Feb 2 2011

Texas has it’s own power grid, but it doesn’t mean freedom from blackouts

It’s been a while since I’ve have a chance to post anything, but I thought I’d quickly comment on this morning’s news that Texas is under a ‘rolling blackout’ order. This is due to the increased demand on the grid due to the cold-snap.  Yes, it is true that Texas has it’s own power grid (a result of WWII-era factories’ need for reliable power, an independence-oriented Texan attitude, and the sheer abundance of fuel resources within the state.), but it is no guarantee of continuous power.

Authorities say that blackouts are to be no more than 45 minutes at a time, in order to prevent a more serious collapse in the system. This sort of thing simply highlights the need for local, alternative power generation capability – solar water, solar electric, and wind (it’s been really windy lately). Wind and solar could be fed back into the grid, and solar water heaters would reduce the overall load. Both strategies would reduce the need for these rolling blackouts. If Texas is to be truly energy independent, then I think it’s high-time that Texas start thinking beyond the next fiscal quarter, and be proactive in educating citizens about the need to decentralize power production – because that makes us truly independent – ya’ll get it now? Checkout the Houston Chronicle article for more details.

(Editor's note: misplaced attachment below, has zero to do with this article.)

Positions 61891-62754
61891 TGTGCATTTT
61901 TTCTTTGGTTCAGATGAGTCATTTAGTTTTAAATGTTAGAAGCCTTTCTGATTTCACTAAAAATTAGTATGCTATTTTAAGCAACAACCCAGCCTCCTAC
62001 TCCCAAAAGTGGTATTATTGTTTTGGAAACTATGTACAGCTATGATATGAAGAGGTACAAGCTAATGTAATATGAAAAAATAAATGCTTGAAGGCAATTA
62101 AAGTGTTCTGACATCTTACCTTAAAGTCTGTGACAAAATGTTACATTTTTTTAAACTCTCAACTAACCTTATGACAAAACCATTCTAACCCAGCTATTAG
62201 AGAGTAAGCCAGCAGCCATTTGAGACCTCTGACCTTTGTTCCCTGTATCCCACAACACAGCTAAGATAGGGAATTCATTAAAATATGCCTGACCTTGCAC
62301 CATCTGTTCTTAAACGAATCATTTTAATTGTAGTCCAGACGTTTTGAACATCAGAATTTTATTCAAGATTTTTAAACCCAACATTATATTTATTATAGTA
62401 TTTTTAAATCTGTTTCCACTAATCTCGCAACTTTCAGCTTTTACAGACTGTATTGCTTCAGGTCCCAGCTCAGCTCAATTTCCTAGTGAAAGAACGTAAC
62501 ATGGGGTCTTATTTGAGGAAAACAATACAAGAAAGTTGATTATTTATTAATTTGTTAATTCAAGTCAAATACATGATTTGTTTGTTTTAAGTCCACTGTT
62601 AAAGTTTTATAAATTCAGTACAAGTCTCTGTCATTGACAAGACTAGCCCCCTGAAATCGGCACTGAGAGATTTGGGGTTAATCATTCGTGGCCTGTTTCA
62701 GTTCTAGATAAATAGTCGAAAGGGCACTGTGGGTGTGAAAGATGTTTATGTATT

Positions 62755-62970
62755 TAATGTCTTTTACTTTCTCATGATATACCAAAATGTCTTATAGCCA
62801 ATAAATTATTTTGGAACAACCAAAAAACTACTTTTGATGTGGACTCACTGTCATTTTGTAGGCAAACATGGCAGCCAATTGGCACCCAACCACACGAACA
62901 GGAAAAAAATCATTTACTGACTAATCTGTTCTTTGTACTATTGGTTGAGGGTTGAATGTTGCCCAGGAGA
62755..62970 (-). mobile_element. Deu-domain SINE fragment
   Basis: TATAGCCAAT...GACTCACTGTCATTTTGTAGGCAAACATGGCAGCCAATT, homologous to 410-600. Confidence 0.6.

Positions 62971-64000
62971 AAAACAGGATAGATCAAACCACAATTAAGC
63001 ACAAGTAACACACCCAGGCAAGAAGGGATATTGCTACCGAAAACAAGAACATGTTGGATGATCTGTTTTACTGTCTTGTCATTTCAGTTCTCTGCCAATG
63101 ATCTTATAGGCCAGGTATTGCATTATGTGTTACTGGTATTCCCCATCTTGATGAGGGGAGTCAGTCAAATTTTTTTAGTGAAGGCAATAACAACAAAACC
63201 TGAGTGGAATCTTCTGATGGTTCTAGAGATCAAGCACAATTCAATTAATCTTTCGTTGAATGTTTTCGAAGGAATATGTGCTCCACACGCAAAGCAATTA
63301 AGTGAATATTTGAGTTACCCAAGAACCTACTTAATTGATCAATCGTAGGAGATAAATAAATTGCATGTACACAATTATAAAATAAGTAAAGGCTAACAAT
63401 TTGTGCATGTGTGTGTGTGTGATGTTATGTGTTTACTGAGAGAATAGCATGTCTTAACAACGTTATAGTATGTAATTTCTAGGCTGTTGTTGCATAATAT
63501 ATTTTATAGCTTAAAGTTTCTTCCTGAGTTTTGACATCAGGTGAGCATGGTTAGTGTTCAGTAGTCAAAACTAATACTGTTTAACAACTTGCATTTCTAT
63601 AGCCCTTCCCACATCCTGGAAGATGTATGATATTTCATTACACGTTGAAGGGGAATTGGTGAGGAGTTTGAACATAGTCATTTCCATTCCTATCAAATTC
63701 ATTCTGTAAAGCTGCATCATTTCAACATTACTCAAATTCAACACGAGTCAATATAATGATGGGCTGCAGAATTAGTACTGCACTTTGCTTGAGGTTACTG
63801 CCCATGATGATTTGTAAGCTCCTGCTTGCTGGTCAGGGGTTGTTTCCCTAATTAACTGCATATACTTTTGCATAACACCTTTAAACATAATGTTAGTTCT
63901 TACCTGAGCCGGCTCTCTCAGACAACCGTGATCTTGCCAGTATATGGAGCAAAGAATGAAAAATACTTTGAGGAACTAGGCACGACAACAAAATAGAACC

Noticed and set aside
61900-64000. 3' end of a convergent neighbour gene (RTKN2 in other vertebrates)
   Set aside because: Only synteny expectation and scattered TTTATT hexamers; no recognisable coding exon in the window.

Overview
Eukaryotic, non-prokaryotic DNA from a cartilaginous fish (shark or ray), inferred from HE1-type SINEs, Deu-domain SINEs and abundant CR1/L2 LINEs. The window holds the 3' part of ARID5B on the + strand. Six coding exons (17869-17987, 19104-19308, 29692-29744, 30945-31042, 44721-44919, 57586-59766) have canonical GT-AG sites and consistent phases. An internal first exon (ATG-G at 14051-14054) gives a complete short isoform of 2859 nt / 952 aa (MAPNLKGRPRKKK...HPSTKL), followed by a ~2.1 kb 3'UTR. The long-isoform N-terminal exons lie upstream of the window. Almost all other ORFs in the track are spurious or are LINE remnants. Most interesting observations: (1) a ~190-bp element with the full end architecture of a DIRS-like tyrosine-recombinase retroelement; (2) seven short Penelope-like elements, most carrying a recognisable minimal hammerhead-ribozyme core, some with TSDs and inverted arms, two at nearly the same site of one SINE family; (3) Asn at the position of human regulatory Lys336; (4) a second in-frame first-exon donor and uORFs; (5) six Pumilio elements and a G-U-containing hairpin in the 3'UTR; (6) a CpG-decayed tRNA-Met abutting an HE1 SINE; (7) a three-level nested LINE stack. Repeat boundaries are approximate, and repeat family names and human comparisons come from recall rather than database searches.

Apr 30 2010

Old Stuff Saves Energy

Earlier this month I was at the quadrannual antique show in Roundtop Texas.  Although I went to shows in several small towns in the area, I found the most interesting stuff at the Marburger Farm – huge tents setup not only sold traditional antiques, but also newer handcrafted folk items.  I know this is an energy blog, but as I said in my previous post, buying antiques saves energy.  Just because something is old, doesn’t mean it has outlived its usefulness, or that it is no longer stylish. OK, you might want that ultra-modern look, and you really want that entertainment center from Ikea.  That’s fine – I’m guilty of that myself, but there is no reason why you can’t mix and match with antiques.  I ended up with a few items – a rustic wooden bench from the 1880s, a Cosco-brand serving cart from the mid-1950s, and some sort of wooden cubby-hole thing with a copper-green paint job – no idea what it was originally for, but it makes a cool shoe rack.  On the way home I even picked up some retro stainless-steel stacking containers for sugar, coffee, tea, & flour.  Checkout the gallery below to see some of the stuff I found.